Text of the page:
Concord HymnBy the rude bridge that arched the flood,
Their flag to April's breeze unfurled,
Here once the embattled farmers stood,
And fired the shot heard round the world.
The foe long since in silence slept;
Alike the conqueror silent sleeps;
And Time the ruined bridge has swept
Down the dark stream that seaward creeps.
On this green bank, by this soft stream,
We set to-day a votive stone;
That memory may their deed redeem,
When, like our sires, our sons are gone.
Spirit, that made those heroes dare
to die, and leave their children free,
Bid Time and Nature gently spare
The shaft we raised to them and thee.Ralph Waldo Emerson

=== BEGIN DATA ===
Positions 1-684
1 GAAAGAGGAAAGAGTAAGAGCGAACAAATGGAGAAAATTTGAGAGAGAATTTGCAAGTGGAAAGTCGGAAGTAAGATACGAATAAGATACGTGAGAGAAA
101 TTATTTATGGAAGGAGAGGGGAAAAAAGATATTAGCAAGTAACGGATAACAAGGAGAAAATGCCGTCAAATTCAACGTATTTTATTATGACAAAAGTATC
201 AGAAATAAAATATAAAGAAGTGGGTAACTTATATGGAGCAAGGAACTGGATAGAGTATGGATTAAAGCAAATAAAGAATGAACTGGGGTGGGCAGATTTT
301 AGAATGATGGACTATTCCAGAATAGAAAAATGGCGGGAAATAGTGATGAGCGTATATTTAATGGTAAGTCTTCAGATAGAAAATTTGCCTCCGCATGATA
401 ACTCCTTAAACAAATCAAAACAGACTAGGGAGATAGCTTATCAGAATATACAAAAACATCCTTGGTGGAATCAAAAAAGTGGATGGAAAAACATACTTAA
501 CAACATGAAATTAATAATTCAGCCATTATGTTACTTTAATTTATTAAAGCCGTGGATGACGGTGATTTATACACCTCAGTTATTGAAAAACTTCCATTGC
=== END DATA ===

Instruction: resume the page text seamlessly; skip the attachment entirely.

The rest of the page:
"And Time the ruined bridge has swept . . . " The landscape surrounding the North Bridge area has changed considerably since "the embattled farmers stood." Farms have been abandoned. The old bridge was dismantled and old roads have disappeared.
"We set to-day a votive stone . . . " Other changes were the deliberate work of reverent townsfolk seeking to celebrate and understand our revolutionary past. The North Bridge sits in a 19th-century commemorative landscape. Two grand rows of trees create a ceremonial entrance from the east. The bridge and the monuments embody the ideals and self-government embraced by the Patriots in 1775.
In 1837, the first monument was dedicated on the site. Since there was no bridge at that time, it was placed on the "British" side, which was closest to town. During the dedication ceremony, the "Concord Hymn" by Ralph Waldo Emerson was sung, forever linking the phrase, "the shot heard round the world" with the North Bridge fight.